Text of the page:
Delaware State to Acquire Wesley College

Delaware State University will expand its campus geography with the acquisition of private liberal arts school Wesley College.

According to officials, the acquisition meets the cultural missions of DSU and Wesley, a federally-designated Minority Serving Institution, in providing educational access and cultural development for Delaware.

“Despite so much uncertainty on many fronts nationally, this is a unique opportunity for the University and the State of Delaware. The time for bold innovation for young people is now, particularly for students who have made it to college by sheer determination against sometimes enormous odds,” said Delaware State University President Tony Allen. “Acquiring a college like Wesley, which serves a very similar student base, boasts strong academic programs, and brings sustained economic impact to Downtown Dover and Kent County, is a significant step closer to our broader vision – a substantively diverse, contemporary and unapologetically Historically Black College or University (HBCU).”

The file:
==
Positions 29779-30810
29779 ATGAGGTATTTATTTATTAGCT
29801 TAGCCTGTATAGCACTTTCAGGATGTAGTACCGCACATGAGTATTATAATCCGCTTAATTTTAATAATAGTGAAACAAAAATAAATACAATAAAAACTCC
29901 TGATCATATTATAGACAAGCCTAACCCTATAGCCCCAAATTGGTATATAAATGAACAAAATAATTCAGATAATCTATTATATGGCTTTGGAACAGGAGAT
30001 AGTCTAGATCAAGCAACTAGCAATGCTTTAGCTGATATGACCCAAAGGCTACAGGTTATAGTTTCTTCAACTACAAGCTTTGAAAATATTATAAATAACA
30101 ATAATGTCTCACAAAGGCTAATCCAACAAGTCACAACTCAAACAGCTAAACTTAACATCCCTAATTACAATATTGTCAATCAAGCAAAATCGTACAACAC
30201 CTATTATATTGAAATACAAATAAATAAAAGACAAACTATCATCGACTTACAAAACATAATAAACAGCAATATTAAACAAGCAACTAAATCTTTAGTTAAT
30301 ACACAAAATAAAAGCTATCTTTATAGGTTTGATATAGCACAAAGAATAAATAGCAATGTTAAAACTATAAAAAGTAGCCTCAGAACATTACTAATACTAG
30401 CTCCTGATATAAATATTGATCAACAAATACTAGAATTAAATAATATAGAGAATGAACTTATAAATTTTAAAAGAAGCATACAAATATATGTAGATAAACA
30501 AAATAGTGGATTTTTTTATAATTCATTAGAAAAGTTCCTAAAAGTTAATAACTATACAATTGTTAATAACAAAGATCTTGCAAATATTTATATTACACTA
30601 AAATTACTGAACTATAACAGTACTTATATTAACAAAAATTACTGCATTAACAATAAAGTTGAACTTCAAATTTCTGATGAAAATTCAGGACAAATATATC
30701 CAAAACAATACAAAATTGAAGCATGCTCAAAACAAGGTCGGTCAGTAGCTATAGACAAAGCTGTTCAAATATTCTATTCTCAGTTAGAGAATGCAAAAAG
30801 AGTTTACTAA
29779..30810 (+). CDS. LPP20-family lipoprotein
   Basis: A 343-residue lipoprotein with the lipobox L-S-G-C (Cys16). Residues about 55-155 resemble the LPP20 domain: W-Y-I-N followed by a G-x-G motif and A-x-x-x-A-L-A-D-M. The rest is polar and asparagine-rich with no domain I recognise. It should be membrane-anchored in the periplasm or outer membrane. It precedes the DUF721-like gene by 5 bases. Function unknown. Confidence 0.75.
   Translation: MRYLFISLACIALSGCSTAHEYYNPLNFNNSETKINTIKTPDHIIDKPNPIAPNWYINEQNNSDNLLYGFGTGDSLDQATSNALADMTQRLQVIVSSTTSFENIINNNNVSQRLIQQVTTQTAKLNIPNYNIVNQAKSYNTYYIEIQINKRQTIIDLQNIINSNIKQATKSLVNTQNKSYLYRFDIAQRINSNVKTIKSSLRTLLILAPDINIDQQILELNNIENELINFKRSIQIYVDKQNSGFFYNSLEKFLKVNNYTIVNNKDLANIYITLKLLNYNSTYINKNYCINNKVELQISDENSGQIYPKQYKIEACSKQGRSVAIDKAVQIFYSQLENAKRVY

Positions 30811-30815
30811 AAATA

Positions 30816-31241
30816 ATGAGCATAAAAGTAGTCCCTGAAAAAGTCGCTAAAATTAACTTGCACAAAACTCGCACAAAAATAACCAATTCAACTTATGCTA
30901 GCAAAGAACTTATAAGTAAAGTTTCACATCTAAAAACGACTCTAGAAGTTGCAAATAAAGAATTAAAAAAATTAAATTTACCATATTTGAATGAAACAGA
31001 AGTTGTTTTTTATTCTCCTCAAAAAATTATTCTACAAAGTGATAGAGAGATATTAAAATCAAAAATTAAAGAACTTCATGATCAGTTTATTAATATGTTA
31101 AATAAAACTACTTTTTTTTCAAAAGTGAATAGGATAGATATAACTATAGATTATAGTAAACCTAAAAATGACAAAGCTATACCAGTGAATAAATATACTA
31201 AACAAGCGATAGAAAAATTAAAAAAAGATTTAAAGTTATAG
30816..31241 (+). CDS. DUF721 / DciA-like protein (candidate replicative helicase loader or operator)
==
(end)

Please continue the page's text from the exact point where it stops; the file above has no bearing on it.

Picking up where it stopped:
According to the agreement, DSU will have to secure the campus through funding outside of its current budget and will coordinate with Wesley on the transfer of its current vendor and finance obligations.

The acquisition of the school is expected to be completed by June 2021.